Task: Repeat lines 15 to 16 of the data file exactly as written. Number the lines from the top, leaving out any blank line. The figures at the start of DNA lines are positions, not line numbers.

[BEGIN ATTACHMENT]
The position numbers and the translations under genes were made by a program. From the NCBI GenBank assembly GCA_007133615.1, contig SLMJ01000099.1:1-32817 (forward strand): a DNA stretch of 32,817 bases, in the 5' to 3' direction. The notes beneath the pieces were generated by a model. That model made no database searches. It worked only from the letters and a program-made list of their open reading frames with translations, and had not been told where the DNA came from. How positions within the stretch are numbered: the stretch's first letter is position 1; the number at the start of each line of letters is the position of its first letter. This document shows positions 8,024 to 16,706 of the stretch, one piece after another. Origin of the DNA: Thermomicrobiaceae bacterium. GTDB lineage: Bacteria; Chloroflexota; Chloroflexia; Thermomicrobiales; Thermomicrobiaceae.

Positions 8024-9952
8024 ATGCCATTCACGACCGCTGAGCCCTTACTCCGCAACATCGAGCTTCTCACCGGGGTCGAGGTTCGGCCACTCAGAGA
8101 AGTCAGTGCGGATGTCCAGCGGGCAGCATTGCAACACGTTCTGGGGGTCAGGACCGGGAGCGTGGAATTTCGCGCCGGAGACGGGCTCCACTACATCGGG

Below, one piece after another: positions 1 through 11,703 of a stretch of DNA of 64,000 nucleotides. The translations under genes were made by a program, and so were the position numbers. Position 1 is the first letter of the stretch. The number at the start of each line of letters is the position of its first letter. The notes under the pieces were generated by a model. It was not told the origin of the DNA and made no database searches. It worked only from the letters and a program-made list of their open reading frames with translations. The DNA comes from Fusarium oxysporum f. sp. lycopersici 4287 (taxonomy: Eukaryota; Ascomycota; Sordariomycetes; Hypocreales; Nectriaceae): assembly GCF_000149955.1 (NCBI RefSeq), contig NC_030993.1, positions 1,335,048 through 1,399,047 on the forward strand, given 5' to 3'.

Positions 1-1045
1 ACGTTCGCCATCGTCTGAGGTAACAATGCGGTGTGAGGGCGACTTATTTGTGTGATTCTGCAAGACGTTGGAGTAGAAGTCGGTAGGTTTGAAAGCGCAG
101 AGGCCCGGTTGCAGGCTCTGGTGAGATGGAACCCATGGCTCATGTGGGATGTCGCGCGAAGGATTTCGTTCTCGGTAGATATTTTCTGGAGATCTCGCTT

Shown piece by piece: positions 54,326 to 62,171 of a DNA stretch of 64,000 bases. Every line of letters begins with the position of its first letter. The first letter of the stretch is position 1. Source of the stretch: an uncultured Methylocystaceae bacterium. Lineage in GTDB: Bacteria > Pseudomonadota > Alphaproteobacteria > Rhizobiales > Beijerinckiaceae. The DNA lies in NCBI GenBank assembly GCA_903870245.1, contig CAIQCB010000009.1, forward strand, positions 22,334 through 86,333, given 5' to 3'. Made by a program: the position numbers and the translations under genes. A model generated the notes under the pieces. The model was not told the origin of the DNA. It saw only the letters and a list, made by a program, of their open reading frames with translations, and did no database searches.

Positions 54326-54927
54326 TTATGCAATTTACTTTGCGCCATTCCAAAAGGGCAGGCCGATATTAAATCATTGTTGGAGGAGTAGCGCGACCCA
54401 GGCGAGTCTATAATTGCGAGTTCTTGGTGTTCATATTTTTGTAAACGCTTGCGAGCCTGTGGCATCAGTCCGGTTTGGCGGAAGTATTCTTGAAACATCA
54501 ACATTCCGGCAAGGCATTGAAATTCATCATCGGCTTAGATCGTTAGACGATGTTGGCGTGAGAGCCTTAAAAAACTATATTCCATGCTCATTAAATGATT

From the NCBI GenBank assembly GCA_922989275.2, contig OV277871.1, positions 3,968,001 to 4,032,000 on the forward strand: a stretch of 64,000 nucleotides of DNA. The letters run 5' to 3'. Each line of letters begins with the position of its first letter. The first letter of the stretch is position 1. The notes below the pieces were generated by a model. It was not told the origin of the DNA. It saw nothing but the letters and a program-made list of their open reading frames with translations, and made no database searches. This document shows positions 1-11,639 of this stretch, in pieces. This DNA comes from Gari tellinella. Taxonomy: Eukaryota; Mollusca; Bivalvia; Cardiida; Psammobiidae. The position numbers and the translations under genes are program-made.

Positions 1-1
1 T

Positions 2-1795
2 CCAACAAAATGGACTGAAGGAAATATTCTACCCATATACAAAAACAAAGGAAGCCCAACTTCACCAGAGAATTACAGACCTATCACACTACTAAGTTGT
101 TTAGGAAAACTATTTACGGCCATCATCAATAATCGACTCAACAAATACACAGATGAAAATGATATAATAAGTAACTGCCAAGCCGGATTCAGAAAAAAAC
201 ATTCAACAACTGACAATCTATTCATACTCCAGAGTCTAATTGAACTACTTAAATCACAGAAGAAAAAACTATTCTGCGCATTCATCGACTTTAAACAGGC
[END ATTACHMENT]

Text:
Positions 1-1
1 T